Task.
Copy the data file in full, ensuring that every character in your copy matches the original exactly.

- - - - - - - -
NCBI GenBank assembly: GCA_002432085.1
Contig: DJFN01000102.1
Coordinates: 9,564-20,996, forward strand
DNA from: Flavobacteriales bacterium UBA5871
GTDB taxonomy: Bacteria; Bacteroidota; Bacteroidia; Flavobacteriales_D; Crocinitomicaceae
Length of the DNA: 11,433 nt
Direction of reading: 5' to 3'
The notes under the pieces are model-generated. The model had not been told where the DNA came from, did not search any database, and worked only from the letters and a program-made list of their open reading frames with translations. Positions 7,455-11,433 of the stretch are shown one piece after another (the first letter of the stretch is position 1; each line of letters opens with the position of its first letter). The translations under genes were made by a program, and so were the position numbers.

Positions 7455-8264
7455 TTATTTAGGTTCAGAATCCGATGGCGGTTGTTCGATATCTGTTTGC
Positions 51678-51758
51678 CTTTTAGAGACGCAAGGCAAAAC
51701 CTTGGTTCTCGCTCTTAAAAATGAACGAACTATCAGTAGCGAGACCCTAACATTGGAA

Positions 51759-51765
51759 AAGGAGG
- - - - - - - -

NCBI GenBank assembly: GCA_002432085.1
Contig: DJFN01000102.1
Coordinates: 9,564-20,996, forward strand
DNA from: Flavobacteriales bacterium UBA5871
GTDB taxonomy: Bacteria; Bacteroidota; Bacteroidia; Flavobacteriales_D; Crocinitomicaceae
Length of the DNA: 11,433 nt
Direction of reading: 5' to 3'
The notes under the pieces are model-generated. The model had not been told where the DNA came from, did not search any database, and worked only from the letters and a program-made list of their open reading frames with translations. Positions 7,455-11,433 of the stretch are shown one piece after another (the first letter of the stretch is position 1; each line of letters opens with the position of its first letter). The translations under genes were made by a program, and so were the position numbers.

Positions 7455-8264
7455 TTATTTAGGTTCAGAATCCGATGGCGGTTGTTCGATATCTGTTTGC
Positions 51678-51758
51678 CTTTTAGAGACGCAAGGCAAAAC
51701 CTTGGTTCTCGCTCTTAAAAATGAACGAACTATCAGTAGCGAGACCCTAACATTGGAA

Positions 51759-51765
51759 AAGGAGG